Learning from Ourselves… Injury in Yoga: Continuing the Dialogue

Hi – I’m glad you got something out of it.

This is my long-winded response to your question: “Can we break free of our old broken ways without hurting it (our bodies)?”

I hope this helps…

Non-Dualism/Advaita (not two)

It is my understanding and what I believe to be true (always have), is that all is god/divine/universe. It is known in studied circles as non-dualism or Advaita. You can study Advaita Vedanta which is a branch of Vedanta (philosophy) that sees all as One.

According to Advaita, in the universe, there is no this or that. No light or dark, etc.. So then when experiencing anything: behavior, injury, circumstances, god, etc., then nothing is bad or good. It just is.

Thinking Mind

Our minds have separated things out; Put them into little boxes and called them bad or good, hot or cold, light or dark. I suppose it’s true and necessary to do this when you want to distinguish between things as humans walking this earth. But it’s when you start to qualify them that gets us into our heads and we stop experiencing things for what they are in the present moment.

The Judgement

Our imaginings as to what things mean to us according to what we’ve experienced in our lives take over. That’s when you become burdened with the thinking mind. It’s like telling a lie. You have to remember exactly what you’ve told yourself in order to get on with life. That becomes a burden. When the water is hot or cold you will react differently according to your circumstance – your present moment – you think, but in fact our reactions to most things come with a lot of baggage. That baggage are the qualifiers both personal and social that we put on certain things. Now the dark is bad and the light is good. Sometimes snow is fun, sometimes it’s awful and we hate it. Injury is bad and staying safe is good. Or worse you’re bad because you injured yourself and those who take care are good. (does this sound like something you know?)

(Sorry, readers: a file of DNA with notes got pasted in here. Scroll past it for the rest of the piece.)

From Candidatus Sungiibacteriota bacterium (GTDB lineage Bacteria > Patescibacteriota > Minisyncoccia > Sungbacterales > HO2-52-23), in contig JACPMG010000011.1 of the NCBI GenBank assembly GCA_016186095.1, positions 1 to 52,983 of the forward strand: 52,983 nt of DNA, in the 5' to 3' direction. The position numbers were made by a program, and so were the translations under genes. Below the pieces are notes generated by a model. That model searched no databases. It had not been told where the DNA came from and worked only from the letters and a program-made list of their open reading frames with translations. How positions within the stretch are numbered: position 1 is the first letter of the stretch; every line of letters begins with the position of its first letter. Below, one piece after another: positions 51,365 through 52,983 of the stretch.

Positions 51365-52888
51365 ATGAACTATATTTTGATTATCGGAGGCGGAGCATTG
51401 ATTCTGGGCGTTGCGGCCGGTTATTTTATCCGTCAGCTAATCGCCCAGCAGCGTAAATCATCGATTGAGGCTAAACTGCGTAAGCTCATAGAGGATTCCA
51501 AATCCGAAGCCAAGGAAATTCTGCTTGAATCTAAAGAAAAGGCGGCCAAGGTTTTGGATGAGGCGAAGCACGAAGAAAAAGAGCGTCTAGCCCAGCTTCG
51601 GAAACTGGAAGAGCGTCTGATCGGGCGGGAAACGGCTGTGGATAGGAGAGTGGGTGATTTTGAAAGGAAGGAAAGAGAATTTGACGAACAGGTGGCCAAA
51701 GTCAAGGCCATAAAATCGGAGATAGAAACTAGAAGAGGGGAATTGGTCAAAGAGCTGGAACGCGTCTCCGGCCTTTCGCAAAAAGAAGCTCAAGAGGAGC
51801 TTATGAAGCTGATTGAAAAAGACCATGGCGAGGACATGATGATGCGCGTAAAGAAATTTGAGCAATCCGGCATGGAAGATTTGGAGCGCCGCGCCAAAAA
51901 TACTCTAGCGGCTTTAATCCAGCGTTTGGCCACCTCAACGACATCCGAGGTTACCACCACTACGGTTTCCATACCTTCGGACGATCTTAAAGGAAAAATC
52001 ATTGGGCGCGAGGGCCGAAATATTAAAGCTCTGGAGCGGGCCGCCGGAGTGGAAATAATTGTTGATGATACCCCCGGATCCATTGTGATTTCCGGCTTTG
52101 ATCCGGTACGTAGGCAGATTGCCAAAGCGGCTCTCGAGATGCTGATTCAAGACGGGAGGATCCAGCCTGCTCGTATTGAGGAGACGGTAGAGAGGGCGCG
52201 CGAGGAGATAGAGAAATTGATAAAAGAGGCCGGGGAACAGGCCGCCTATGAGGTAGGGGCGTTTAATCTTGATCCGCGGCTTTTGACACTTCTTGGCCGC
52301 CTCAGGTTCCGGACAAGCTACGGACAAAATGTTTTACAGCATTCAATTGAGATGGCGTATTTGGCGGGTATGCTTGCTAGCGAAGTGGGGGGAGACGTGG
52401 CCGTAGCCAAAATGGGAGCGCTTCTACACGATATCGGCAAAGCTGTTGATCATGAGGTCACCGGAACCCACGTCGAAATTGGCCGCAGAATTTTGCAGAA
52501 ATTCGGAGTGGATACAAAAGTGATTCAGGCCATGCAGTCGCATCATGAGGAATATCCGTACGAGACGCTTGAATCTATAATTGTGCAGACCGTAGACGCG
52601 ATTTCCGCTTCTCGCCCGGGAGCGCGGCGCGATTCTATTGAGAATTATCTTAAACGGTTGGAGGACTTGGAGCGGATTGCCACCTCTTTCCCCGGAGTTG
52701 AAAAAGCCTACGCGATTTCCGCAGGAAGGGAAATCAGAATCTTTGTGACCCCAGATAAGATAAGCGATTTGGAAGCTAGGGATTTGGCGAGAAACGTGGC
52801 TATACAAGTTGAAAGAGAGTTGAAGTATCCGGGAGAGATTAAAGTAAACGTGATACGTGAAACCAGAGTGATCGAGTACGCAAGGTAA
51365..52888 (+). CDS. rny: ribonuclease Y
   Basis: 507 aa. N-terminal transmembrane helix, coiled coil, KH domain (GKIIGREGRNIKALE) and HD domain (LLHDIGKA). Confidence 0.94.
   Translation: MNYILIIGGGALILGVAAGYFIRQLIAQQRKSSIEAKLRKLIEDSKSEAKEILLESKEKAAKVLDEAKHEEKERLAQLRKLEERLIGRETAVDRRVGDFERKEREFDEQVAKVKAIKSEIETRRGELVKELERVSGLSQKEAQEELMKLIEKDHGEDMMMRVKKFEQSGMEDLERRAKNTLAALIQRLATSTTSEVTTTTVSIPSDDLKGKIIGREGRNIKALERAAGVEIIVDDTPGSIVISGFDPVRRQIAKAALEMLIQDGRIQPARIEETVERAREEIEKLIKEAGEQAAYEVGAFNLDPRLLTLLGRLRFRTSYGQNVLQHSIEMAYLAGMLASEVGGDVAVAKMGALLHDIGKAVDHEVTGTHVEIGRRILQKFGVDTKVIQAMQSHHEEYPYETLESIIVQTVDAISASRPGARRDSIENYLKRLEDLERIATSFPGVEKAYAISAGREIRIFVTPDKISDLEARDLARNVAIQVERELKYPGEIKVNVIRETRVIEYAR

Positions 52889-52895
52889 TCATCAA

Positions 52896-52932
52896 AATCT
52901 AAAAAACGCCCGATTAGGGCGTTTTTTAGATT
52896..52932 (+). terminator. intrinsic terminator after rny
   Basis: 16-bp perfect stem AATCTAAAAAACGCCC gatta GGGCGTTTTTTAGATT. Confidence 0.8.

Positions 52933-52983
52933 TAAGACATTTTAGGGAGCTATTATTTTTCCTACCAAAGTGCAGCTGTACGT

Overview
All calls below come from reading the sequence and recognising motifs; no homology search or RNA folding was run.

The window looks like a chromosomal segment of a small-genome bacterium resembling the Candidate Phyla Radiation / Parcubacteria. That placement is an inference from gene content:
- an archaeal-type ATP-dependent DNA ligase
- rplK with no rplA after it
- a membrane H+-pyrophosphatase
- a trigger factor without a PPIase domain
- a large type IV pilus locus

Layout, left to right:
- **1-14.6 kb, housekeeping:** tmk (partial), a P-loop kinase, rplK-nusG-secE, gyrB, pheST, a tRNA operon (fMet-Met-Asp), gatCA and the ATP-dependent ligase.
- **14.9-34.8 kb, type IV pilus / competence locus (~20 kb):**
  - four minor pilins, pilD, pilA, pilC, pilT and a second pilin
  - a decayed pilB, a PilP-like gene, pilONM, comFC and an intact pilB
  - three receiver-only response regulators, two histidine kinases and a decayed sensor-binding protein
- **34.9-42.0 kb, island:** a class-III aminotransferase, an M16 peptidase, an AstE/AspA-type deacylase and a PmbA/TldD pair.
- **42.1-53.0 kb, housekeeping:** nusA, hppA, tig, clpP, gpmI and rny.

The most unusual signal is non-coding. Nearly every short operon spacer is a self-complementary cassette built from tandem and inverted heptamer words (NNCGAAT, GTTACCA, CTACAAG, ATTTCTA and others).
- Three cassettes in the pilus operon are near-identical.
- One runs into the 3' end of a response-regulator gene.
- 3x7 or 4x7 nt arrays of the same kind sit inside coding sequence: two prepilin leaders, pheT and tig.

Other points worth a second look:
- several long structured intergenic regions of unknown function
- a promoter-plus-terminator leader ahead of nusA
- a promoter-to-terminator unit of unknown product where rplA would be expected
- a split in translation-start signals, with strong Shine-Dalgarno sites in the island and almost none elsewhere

What Advaita teaches us is to see things as they are without judgement, without qualifiers. When you take things as they are, there is no this or that. All is one and there is no judgement or qualification to separate it out. No putting it into a box with a label on it. You see it as it is. It is just a happening.

The Learning

For instance, I have a small hairline fracture in my fifth metatarsal. It happened as I was teaching a very fast vinyasa class. Fun! About 15 mins into the class, I noticed a sensation that there was something under my foot and didn’t notice the swelling until after the class. I went home put some ice on it, kept my foot up for the evening and next day and taught that evening and again the next day and the next. The “injury” told me one thing – that I was putting too much stress on my back foot in Virabhadrasana Two. It was not “preventable” because until the moment it happened, I didn’t know I was. In fact, the stress came from the tightness in my hips which taught me that I had to work from my hips/legs more in open hip postures – especially standing. My “injury” taught me how to work better. Now I’m not saying that everything is a teaching – but in this case I did learn. Meaning I became more aware of how my body works and reacts in certain postures. I do not think of it as injury and something to avoid. I think of it as injury, yes, and something to embrace and know that that is how my body needs to work itself out.

Our Experience